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The Faithless Hawk Blog Tour

Kings become outcasts and lovers become foes in the thrilling sequel to Margaret Owen's The Merciful Crow

As the new chieftain of the Crows, Fie knows better than to expect a royal to keep his word. Still she’s hopeful that Prince Jasimir will fulfill his oath to protect her fellow Crows. But then black smoke fills the sky, signaling the death of King Surimir and the beginning of Queen Rhusana's merciless bid for the throne.

With the witch queen using the deadly plague to unite the nation of Sabor against Crows—and add numbers to her monstrous army—Fie and her band are forced to go into hiding, leaving the country to be ravaged by the plague. However, they’re all running out of time before the Crows starve in exile and Sabor is lost forever.

A desperate Fie calls on old allies to help take Rhusana down from within her own walls. But inside the royal palace, the only difference between a conqueror and a thief is an army. To survive, Fie must unravel not only Rhusana’s plot, but ancient secrets of the Crows—secrets that could save her people, or set the world ablaze.


The Faithless Hawk by Margaret Owen had everything that I was expecting. I love this book. I actually just started the audio to do another read through. First thing, the book stars off a little slow so please stick with it because it gets better and picks up pace. Second if you don't remember the events in The Merciful Crow, then you may want to go back and read it or at the very least catch up in the last few chapters. This pretty much stars where that one left off.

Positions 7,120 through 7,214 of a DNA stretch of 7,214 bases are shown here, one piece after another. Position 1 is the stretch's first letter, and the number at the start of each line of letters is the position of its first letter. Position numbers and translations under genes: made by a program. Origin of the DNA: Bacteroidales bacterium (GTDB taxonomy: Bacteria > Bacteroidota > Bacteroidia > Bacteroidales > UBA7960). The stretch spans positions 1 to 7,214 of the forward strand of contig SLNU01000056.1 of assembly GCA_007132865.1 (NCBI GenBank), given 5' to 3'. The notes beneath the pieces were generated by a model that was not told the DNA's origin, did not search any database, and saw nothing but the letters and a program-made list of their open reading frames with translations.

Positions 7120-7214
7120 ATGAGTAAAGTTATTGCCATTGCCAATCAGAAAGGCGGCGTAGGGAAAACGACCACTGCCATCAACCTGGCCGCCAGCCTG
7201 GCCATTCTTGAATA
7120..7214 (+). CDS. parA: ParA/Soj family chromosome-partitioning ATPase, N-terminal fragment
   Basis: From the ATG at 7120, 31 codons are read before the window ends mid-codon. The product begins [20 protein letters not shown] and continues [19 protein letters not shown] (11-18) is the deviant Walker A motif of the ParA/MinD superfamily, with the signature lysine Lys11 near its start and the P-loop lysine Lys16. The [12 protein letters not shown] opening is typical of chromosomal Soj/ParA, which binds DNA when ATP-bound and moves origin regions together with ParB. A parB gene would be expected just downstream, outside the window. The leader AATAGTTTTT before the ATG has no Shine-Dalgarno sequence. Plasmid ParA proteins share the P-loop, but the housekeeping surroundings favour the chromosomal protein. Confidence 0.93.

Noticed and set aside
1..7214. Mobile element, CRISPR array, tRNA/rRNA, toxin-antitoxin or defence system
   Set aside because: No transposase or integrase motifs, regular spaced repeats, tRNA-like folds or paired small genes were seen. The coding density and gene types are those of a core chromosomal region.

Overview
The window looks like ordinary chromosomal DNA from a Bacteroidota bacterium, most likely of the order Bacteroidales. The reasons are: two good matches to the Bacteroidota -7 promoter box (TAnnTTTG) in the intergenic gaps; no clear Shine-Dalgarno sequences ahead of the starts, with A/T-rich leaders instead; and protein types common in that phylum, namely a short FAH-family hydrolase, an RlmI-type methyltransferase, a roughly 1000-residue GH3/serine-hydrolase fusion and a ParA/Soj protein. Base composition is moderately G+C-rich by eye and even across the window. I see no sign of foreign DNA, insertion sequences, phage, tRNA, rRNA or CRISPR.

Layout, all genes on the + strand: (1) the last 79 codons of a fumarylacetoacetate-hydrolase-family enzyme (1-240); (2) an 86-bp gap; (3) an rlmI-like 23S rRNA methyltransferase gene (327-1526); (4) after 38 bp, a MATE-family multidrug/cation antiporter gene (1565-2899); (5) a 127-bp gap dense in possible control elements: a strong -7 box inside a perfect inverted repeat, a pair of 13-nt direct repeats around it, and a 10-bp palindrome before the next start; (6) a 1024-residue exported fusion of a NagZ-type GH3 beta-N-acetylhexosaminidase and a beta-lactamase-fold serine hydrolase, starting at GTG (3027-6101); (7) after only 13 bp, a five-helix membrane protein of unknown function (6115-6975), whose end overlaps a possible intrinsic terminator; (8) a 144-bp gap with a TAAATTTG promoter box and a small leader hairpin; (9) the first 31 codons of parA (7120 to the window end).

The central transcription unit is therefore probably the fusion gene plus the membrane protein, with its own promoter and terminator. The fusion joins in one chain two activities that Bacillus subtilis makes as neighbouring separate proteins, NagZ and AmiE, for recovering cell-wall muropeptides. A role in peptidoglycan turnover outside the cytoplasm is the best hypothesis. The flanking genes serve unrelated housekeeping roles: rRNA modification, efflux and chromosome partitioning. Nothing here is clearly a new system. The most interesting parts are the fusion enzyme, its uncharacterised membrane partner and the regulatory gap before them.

You really get to see how Fie had adapted to being in charge and how much stronger of a characters she is. I think she really finds out what she is capable of in this book. I still really love her sass and attitude. It is one of the things that really made me love Fie right away.

The world building was definitely something else in this book. I feel like Owen took her world to a whole new level. I thought things were explained so much better and she built so much more on to the world she had already created. I think Owen did a fabulous job. She made the book so interesting with her caste system and how the birthright worked.

I am so excited for all of you to read this book. It definitely lived up to my expectations of a sequel. I hope you enjoy it as much as I did.

About the Author:

Born and raised at the end of the Oregon Trail, Margaret Owen spent her childhood haunting the halls of Powell’s Books. After earning her degree in Japanese, her love of espresso called her north to Seattle, where she worked in everything from thrift stores to presidential campaigns. The common thread between every job can be summed up as: lessons were learned.

She now spends her days wrestling disgruntled characters onto the page, and negotiating a long-term hostage situation with her two monstrous cats. (There is surprisingly little difference between the two.)

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